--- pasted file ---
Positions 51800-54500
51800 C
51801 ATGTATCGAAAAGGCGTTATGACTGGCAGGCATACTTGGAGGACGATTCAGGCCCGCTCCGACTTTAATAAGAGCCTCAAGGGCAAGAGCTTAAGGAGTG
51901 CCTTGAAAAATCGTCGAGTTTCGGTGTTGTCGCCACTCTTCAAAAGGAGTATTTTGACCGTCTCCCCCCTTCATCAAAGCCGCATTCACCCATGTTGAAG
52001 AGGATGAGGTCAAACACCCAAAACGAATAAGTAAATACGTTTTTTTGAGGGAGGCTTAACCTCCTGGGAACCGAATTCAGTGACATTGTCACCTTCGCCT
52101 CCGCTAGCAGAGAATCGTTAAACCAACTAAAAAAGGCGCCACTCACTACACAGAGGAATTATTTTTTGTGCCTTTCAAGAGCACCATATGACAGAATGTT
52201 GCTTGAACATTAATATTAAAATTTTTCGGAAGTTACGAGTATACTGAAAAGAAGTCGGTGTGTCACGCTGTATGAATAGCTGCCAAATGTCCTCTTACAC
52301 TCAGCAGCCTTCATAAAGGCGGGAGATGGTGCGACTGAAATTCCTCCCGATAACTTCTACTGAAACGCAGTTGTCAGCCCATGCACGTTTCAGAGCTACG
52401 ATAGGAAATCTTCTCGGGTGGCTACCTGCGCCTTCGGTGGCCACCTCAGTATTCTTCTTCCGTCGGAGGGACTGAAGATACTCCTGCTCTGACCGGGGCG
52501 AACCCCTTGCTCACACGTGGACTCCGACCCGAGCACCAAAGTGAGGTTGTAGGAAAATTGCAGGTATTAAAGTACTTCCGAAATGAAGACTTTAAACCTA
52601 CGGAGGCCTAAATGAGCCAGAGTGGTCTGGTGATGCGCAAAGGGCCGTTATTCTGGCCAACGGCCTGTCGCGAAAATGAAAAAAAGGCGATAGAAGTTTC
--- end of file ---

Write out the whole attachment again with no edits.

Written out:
Positions 51800-54500
51800 C
51801 ATGTATCGAAAAGGCGTTATGACTGGCAGGCATACTTGGAGGACGATTCAGGCCCGCTCCGACTTTAATAAGAGCCTCAAGGGCAAGAGCTTAAGGAGTG
51901 CCTTGAAAAATCGTCGAGTTTCGGTGTTGTCGCCACTCTTCAAAAGGAGTATTTTGACCGTCTCCCCCCTTCATCAAAGCCGCATTCACCCATGTTGAAG
52001 AGGATGAGGTCAAACACCCAAAACGAATAAGTAAATACGTTTTTTTGAGGGAGGCTTAACCTCCTGGGAACCGAATTCAGTGACATTGTCACCTTCGCCT
52101 CCGCTAGCAGAGAATCGTTAAACCAACTAAAAAAGGCGCCACTCACTACACAGAGGAATTATTTTTTGTGCCTTTCAAGAGCACCATATGACAGAATGTT
52201 GCTTGAACATTAATATTAAAATTTTTCGGAAGTTACGAGTATACTGAAAAGAAGTCGGTGTGTCACGCTGTATGAATAGCTGCCAAATGTCCTCTTACAC
52301 TCAGCAGCCTTCATAAAGGCGGGAGATGGTGCGACTGAAATTCCTCCCGATAACTTCTACTGAAACGCAGTTGTCAGCCCATGCACGTTTCAGAGCTACG
52401 ATAGGAAATCTTCTCGGGTGGCTACCTGCGCCTTCGGTGGCCACCTCAGTATTCTTCTTCCGTCGGAGGGACTGAAGATACTCCTGCTCTGACCGGGGCG
52501 AACCCCTTGCTCACACGTGGACTCCGACCCGAGCACCAAAGTGAGGTTGTAGGAAAATTGCAGGTATTAAAGTACTTCCGAAATGAAGACTTTAAACCTA
52601 CGGAGGCCTAAATGAGCCAGAGTGGTCTGGTGATGCGCAAAGGGCCGTTATTCTGGCCAACGGCCTGTCGCGAAAATGAAAAAAAGGCGATAGAAGTTTC